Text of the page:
Microbes: the farmer's new friends

In croplands, fungi and bacteria do both good and harm. Using molecular biological methods, researchers are trying to differentiate them from each other. By Florian Fisch

(From "Horizons" no. 110 September 2016)​​​

Die Humanity is facing considerable challenges in that it wants to produce more foodstuffs for the growing global population while causing only the minimum of damage to the environment", says Mark Bailey, who works at the Centre for Ecology and Hydrology in Wallingford, England. He's looking at the big picture – but his actual object of study is too small for the naked eye. He's researching into the community of bacteria, fungi and other microbes found in the soil.

Many specialist articles are talking of a revolution in soil microflora – one on par with the invention of agriculture 10,000 years ago, or the development of high-yield varieties 50 years ago. The current euphoria has been triggered by new molecular biological methods that can analyse whole microbial communities at once (see 'Identifying microbes by the metre').

In another habitat – the intestine – bacteria are already hitting the headlines. They help our digestion, protect us from illnesses and allergies, produce vitamins, and might even have an influence on our emotional state. In the USA, several projects have already been launched to study these communities. The Human Microbiome Project started back in 2008. In 2010, it was the soil that moved into focus with the Earth Microbiome Project. Bailey is participating in it. And in May 2016, the US government invested over USD 100 million in an overarching National Microbiome Initiative.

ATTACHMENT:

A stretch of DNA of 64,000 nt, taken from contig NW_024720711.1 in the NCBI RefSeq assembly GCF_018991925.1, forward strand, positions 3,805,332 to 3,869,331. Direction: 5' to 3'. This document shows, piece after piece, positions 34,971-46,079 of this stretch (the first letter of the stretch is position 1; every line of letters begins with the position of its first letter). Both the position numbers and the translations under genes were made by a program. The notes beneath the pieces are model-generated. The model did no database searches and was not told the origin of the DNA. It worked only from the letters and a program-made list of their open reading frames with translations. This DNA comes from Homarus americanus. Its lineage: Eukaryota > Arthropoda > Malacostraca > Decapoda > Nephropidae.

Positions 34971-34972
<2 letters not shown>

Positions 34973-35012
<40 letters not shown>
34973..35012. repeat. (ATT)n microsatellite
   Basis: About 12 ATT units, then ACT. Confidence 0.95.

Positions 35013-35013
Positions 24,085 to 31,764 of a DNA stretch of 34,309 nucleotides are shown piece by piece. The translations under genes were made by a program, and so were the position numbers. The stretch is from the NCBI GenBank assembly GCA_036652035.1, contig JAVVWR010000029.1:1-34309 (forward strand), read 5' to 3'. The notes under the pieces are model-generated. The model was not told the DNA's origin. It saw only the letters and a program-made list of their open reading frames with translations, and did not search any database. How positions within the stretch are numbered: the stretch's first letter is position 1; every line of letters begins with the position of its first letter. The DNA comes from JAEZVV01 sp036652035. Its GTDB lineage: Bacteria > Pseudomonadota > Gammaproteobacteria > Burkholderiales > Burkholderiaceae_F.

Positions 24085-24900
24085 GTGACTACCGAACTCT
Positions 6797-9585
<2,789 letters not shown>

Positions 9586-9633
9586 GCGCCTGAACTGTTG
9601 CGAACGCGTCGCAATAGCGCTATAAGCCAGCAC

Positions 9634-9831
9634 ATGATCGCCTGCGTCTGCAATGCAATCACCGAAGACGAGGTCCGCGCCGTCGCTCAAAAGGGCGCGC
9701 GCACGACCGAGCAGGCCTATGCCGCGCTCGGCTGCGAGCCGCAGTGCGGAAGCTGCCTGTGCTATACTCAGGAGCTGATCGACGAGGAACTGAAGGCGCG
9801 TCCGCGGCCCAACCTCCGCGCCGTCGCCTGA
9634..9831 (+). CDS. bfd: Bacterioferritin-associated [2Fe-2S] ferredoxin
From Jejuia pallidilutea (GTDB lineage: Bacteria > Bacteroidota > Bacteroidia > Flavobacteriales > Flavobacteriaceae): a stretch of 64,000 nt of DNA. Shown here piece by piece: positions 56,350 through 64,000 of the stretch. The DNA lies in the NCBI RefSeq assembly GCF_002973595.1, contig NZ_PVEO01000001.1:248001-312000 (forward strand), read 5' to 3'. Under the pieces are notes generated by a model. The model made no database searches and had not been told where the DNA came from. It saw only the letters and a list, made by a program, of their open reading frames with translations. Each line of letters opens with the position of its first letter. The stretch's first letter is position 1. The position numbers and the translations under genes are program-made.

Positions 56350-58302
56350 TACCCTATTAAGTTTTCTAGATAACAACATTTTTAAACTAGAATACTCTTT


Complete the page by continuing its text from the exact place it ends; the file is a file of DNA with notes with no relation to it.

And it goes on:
Dung brings variety

At the Swiss Federal Research Institute 'Agroscope' in Reckenholz, Franco Widmer is one of the experts for microbial diversity in the soil. It's a huge challenge: "A single gram of soil can contain up to ten billion microorganisms belonging to some 7,000 different species". Together with a team from the Swiss Federal Institute for Forest, Snow and Landscape Research (WSL) and the Research Institute of Organic Agriculture (FiBL), he has been comparing the microflora in soils that have been cultivated for decades, either for organic or conventional agriculture. (See 'Arable farming in a long-term comparison').

They have thereby discovered that it is the type of fertiliser that has the biggest impact on microbes. Soil that has been fertilised with dung and liquid manure has a greater diversity of microbes than soil that has only been fertilised by minerals. If the soil hasn't been fertilised at all, it becomes home to yet other bacteria and fungi.